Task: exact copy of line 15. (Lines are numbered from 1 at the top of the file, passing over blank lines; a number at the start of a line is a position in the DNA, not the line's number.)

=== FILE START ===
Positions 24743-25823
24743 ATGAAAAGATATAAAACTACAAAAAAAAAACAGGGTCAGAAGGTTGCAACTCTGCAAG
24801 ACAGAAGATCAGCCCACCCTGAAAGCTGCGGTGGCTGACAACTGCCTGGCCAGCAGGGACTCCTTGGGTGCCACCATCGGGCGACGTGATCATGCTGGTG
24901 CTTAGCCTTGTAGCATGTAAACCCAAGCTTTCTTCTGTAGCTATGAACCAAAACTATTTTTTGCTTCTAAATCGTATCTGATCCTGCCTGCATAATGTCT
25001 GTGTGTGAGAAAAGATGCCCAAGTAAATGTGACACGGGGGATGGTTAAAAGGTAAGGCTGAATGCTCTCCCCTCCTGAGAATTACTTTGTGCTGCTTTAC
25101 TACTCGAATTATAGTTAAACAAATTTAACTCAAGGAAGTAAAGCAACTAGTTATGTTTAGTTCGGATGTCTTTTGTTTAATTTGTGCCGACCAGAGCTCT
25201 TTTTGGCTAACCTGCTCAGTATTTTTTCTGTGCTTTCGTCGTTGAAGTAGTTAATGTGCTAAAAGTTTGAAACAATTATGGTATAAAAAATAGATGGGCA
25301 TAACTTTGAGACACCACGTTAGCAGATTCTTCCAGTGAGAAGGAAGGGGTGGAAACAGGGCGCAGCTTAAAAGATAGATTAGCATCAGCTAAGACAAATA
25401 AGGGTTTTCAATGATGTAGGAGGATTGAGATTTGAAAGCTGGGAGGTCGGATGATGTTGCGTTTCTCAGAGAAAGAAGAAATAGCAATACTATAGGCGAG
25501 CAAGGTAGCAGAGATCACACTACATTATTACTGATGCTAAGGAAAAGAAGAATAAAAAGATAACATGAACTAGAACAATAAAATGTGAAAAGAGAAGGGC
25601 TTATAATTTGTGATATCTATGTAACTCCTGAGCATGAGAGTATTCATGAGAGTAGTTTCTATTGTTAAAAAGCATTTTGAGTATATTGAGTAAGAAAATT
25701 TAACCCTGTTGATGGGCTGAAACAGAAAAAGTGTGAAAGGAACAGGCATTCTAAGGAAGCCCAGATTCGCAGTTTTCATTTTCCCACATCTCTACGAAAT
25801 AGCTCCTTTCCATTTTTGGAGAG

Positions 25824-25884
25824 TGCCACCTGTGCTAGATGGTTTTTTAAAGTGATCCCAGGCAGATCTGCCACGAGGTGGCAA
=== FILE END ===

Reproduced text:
25824 TGCCACCTGTGCTAGATGGTTTTTTAAAGTGATCCCAGGCAGATCTGCCACGAGGTGGCAA